- The Washington Times - Tuesday, February 23, 2010

ALBANY, N.Y. — Employees at Wall Street financial firms collected more than $20 billion in bonuses in 2009, the year taxpayers bailed out the financial sector amid the economic meltdown, New York state Comptroller Thomas DiNapoli said Tuesday. The payouts were about 17 percent higher than the previous year’s bonuses.

Total compensation at the largest securities firms grew beyond that figure, and profits could surpass what he calls an unprecedented $55 billion last year, Mr. DiNapoli said. That’s nearly three times Wall Street’s record increase, a rate of growth that is boosted in part by the record losses in 2008 of nearly $43 billion, the Democrat said.

“Wall Street is vital to New York’s economy, and the dollars generated by the industry help the state’s bottom line,” Mr. DiNapoli said. “But for most Americans, these huge bonuses are a bitter pill and hard to comprehend… . Taxpayers bailed them out, and now they’re back making money while many New York families are still struggling to make ends meet.”

The projections would make the average bonus $124,850. In 2008, the average was $112,000, according to Mr. DiNapoli’s office. For many of the biggest firms, total compensation was up 31 percent, while sector-wide the average was a 27 percent increase to over $340,000, Mr. DiNapoli’s spokesman said.

Mr. DiNapoli supports reforms that require Wall Street bonuses to be tied to long-term profitability, to force more stability in the volatile markets and “make sure the securities industry thrives without driving the rest of us out on a fragile economic limb.”

Mr. DiNapoli reviews tax collections each year and bases his annual projection of Wall Street bonuses on income and other taxes paid in New York City.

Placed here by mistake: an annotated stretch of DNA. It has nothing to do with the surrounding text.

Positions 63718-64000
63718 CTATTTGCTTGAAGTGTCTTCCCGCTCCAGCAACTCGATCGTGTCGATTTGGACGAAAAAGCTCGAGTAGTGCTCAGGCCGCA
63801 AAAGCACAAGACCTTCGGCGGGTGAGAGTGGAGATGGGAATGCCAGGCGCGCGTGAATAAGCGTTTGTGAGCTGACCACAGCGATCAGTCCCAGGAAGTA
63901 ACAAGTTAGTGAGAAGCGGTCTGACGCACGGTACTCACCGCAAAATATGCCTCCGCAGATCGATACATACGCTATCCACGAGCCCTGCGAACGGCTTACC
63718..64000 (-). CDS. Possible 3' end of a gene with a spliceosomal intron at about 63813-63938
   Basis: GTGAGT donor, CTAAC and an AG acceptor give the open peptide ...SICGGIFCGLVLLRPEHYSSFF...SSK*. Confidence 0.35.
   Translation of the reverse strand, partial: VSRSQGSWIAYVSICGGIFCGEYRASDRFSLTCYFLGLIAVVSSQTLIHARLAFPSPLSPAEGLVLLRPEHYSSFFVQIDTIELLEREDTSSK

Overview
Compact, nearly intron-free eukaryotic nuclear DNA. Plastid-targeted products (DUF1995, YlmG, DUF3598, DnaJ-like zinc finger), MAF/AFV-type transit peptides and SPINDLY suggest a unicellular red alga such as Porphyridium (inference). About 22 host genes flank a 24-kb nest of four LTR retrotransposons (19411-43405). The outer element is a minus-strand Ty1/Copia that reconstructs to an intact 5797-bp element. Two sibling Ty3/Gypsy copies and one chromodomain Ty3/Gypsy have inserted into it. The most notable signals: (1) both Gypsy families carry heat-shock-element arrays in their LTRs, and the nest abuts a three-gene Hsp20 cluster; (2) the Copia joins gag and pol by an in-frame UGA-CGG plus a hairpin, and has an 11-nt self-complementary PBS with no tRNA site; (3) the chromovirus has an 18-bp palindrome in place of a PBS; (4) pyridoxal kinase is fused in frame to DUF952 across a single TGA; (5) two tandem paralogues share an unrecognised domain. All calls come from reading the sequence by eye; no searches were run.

Mr. DiNapoli notes the bonuses help state revenues tremendously as it faces an $8.2 billion deficit, but they are a “bitter pill” to most taxpayers nationwide.

“I think it’s in line with what we were expecting in terms of the record profits we’ve seen disclosed on Wall Street and coming off such a terrible year,” said Joe Sorrentino, managing director of executive compensation consultant with Steven Hall & Partners. He said that had taxpayers not been furious about funding the bailout that made six- and seven-figure bonuses possible, “the bonuses would have been even higher.”

While New York taxpayers might be more understanding because the bonuses are critical for state and city tax revenue, “the rest of the country hasn’t been able to wrap their head around these large numbers,” Mr. Sorrentino said.

“For a certain segment of the population, any bonus would be too much,” he said. “But the reality is, if you don’t pay these individuals a fair bonus, then they can go across the street and take their business with them. And, especially as we hopefully ramp up to recovery, that’s your source of growth.”

Still, the method of the bonuses for 2009, with many of them tied to stock options and other deferred compensation, helps tie the big checks to longer-term performance, he said. That’s what Congress has sought as a way to avoid another meltdown based on quick, unsustainable profits.

For example, he noted Goldman Sachs’ CEO Lloyd Blankfein is in line for a $9 million bonus compared with $68 million a year before.

Mr. DiNapoli said the bonus pool is a third less than the amount paid out two years ago when Wall Street had its previously most profitable year.

The estimate does not include stock options that have not yet been realized or other forms of deferred compensation. This year’s estimated bonus pool is third less than the amount paid two years ago, the previous most profitable year.

For example, Morgan Stanley CEO James Gorman could receive a stock bonus currently valued at $8.1 million for 2009 if he meets certain performance targets, the bank said in January. Mr. Gorman is getting deferred stock worth $5.4 million but no cash bonus for 2009, Morgan Stanley said in a filing. Mr. Gorman can’t cash in the stock for three years.

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